By Bianca Nogrady
A low-calorie vegetarian diet and a low-calorie Mediterranean diet can achieve similar outcomes in terms of reductions in body weight, body mass index (BMI), fat mass and HDL-cholesterol levels, new research suggests.
However, an Australian expert has challenged the study’s assertions that the two dietary approaches are equivalent in terms of reducing cardiovascular risk.
Writing in Circulation, researchers presented data from a randomised, crossover trial comparing the effects of a three-month low-calorie vegetarian diet and a three-month low-calorie Mediterranean diet in 118 overweight omnivores.
The vegetarian diet excluded all animal flesh, including fish, but included dairy and eggs, whereas the Mediterranean diet was based on portion sizes recommended in the Italian Recommended Dietary Allowances.
Participants on the vegetarian diet lost a mean of–1.88 kg in body weight,–0.64 kg/m2 in BMI and –1.23 kg of fat mass, whereas those on the Mediterranean diet lost a mean of –1.77 kg of body weight, –0.67 kg/m2 in BMI and –1.46 kg in fat mass. The differences between the two groups were not significant.
Levels of LDL-cholesterol decreased significantly with the vegetarian diet but not with the Mediterranean diet, particularly in men, those aged over 50 years, nonsmokers, those with sedentary lifestyles and obese participants.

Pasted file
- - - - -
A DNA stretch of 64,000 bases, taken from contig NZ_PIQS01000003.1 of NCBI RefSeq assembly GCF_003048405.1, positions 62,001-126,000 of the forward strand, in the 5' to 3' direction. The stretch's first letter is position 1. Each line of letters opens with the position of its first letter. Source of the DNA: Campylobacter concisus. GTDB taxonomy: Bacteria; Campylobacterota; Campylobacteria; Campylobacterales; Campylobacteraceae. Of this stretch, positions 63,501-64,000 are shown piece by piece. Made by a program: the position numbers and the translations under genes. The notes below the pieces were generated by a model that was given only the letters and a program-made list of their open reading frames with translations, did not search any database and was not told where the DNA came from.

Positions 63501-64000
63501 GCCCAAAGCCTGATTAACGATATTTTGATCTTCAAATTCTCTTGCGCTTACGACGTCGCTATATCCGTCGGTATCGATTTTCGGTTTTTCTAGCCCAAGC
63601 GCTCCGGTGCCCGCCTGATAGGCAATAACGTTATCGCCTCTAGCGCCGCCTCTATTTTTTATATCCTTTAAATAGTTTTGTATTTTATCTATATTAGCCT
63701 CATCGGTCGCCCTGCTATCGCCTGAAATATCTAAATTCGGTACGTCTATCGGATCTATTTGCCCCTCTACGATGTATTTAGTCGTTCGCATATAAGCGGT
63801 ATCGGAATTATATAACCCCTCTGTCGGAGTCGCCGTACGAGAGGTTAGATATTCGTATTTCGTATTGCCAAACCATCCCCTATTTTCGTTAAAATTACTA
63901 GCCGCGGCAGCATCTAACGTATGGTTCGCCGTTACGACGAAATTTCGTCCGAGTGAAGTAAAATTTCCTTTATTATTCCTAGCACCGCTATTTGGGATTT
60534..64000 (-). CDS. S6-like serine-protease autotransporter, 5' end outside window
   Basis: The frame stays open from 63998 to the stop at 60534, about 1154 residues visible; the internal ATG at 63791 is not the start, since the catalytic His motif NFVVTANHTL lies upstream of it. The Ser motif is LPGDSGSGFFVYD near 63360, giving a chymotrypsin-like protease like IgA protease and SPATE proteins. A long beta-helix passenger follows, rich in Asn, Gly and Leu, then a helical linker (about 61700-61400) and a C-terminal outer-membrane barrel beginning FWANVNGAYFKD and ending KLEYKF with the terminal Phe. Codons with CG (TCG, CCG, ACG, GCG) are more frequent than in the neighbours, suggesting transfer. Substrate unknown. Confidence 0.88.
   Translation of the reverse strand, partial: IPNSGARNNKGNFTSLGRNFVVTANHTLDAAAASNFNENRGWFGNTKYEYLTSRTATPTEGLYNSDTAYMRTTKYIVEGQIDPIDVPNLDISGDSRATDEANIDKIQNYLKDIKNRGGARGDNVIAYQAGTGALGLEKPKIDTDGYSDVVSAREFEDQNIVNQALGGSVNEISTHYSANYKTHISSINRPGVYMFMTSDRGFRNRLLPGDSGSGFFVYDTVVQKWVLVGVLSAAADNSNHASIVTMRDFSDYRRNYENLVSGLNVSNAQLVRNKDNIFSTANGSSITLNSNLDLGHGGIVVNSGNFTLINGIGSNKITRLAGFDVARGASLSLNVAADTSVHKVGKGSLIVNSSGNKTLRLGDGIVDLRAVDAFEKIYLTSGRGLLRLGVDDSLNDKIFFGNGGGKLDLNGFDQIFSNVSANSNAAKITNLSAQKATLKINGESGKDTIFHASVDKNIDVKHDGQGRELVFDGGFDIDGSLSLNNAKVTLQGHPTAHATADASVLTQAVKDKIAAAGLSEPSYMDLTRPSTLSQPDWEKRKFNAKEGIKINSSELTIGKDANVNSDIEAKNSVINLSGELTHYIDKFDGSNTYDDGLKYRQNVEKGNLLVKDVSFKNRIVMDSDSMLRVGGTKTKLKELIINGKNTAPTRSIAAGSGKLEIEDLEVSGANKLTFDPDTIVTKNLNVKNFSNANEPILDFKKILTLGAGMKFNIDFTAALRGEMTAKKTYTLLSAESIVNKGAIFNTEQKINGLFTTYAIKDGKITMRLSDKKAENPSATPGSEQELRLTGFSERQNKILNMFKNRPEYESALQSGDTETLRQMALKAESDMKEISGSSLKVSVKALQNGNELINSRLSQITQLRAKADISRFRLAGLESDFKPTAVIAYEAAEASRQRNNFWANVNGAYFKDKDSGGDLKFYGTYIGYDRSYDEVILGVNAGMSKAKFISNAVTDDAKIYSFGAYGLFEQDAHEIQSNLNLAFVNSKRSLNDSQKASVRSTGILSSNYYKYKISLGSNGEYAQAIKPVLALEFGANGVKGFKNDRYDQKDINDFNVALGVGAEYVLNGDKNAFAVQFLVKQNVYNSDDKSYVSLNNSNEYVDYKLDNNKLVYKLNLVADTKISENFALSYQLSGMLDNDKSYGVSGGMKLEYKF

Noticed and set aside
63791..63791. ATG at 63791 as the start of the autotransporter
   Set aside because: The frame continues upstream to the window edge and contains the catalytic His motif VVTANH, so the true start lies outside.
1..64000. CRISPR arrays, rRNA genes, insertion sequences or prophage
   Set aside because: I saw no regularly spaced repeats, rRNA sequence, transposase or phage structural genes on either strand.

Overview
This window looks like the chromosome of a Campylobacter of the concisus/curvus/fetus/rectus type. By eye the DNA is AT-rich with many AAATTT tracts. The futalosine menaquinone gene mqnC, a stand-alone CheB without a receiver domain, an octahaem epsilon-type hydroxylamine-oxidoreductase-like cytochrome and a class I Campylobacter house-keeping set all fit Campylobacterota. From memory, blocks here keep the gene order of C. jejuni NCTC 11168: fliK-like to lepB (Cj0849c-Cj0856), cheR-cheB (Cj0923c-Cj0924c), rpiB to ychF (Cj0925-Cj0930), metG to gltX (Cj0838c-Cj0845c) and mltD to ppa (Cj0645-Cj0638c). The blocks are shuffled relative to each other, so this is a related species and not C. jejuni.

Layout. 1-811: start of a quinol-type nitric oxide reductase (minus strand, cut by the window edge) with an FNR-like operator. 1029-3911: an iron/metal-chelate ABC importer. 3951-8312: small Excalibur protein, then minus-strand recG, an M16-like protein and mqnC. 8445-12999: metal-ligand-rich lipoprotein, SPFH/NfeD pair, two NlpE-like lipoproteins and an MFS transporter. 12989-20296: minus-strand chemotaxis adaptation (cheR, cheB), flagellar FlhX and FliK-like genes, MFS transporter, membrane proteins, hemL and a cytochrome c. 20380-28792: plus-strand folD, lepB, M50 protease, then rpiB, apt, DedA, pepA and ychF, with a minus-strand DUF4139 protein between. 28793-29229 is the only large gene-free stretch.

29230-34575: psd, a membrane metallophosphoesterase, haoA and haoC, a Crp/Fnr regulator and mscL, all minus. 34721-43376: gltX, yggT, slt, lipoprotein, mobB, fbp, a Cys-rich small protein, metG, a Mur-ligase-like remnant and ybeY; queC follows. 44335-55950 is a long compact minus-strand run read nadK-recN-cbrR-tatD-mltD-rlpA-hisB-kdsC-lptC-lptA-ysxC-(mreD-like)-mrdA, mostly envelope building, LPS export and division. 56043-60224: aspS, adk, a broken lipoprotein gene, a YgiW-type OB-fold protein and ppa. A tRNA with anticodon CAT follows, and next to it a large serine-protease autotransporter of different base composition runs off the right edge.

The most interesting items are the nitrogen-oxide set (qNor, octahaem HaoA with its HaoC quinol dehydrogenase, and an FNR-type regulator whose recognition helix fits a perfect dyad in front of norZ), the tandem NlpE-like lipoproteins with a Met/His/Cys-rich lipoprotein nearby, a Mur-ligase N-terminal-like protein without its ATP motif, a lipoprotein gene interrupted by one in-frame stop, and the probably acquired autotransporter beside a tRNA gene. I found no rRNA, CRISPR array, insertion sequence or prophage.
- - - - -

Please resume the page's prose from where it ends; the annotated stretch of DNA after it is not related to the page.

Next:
Triglyceride levels decreased significantly with the Mediterranean diet but not with the vegetarian diet.
Both diets were associated with significant improvements in participants’ cardiovascular risk profiles, with 44.2% of participants in the vegetarian diet phase and 34% of participants in the Mediterranean diet phase reaching target values recommended by the European Society of Cardiology.
However, cardiologist Associate Professor David Colquhoun, from The Wesley Hospital in Brisbane, said the study’s results did not necessarily correlate with the more important outcomes of reductions in heart attack, stroke and cardiovascular death.
He also pointed out that not all vegetarian diets were equal.
‘In those countries where a large proportion of the population have a vegetarian diet, there is not a good correlation at all with lower rates of heart attack and stroke,’ he told Cardiology Today, giving the example of India where 50% of the population was vegetarian but their heart disease rates were significantly higher than those in people living in Australia.
Professor Colquhoun said the strongest evidence of dietary impact on cardiovascular risk was found in trials of the Mediterranean diet, which included fish and small amounts of lean meat.
‘Go with a proven diet, which has been proven on “intention to eat”, that can lead to significant decreases in heart attacks, strokes and death,’ he advised.
Circulation 2018; doi: 10.1161/CIRCULATIONAHA.117.030088.